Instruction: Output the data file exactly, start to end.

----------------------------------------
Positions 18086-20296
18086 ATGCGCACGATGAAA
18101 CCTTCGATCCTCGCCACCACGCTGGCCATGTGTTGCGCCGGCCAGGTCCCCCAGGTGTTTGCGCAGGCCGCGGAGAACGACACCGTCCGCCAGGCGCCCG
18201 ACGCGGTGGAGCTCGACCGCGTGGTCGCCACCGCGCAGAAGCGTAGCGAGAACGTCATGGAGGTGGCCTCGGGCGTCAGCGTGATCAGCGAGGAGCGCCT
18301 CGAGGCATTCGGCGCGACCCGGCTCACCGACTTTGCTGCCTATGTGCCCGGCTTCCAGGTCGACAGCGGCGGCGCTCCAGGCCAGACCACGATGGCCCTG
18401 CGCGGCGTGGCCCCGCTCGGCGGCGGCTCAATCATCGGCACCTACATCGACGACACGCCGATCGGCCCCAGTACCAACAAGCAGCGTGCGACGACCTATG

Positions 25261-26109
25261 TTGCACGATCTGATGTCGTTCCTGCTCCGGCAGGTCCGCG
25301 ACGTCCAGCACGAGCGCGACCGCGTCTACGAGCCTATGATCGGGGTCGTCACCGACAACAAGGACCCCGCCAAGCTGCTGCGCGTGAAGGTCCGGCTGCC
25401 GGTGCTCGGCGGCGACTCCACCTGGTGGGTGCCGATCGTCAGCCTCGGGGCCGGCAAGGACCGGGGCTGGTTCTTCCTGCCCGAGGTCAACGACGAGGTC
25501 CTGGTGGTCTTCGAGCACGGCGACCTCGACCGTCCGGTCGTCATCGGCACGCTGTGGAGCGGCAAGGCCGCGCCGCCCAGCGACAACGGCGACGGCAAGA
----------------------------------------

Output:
Positions 18086-20296
18086 ATGCGCACGATGAAA
18101 CCTTCGATCCTCGCCACCACGCTGGCCATGTGTTGCGCCGGCCAGGTCCCCCAGGTGTTTGCGCAGGCCGCGGAGAACGACACCGTCCGCCAGGCGCCCG
18201 ACGCGGTGGAGCTCGACCGCGTGGTCGCCACCGCGCAGAAGCGTAGCGAGAACGTCATGGAGGTGGCCTCGGGCGTCAGCGTGATCAGCGAGGAGCGCCT
18301 CGAGGCATTCGGCGCGACCCGGCTCACCGACTTTGCTGCCTATGTGCCCGGCTTCCAGGTCGACAGCGGCGGCGCTCCAGGCCAGACCACGATGGCCCTG
18401 CGCGGCGTGGCCCCGCTCGGCGGCGGCTCAATCATCGGCACCTACATCGACGACACGCCGATCGGCCCCAGTACCAACAAGCAGCGTGCGACGACCTATG

Positions 25261-26109
25261 TTGCACGATCTGATGTCGTTCCTGCTCCGGCAGGTCCGCG
25301 ACGTCCAGCACGAGCGCGACCGCGTCTACGAGCCTATGATCGGGGTCGTCACCGACAACAAGGACCCCGCCAAGCTGCTGCGCGTGAAGGTCCGGCTGCC
25401 GGTGCTCGGCGGCGACTCCACCTGGTGGGTGCCGATCGTCAGCCTCGGGGCCGGCAAGGACCGGGGCTGGTTCTTCCTGCCCGAGGTCAACGACGAGGTC
25501 CTGGTGGTCTTCGAGCACGGCGACCTCGACCGTCCGGTCGTCATCGGCACGCTGTGGAGCGGCAAGGCCGCGCCGCCCAGCGACAACGGCGACGGCAAGA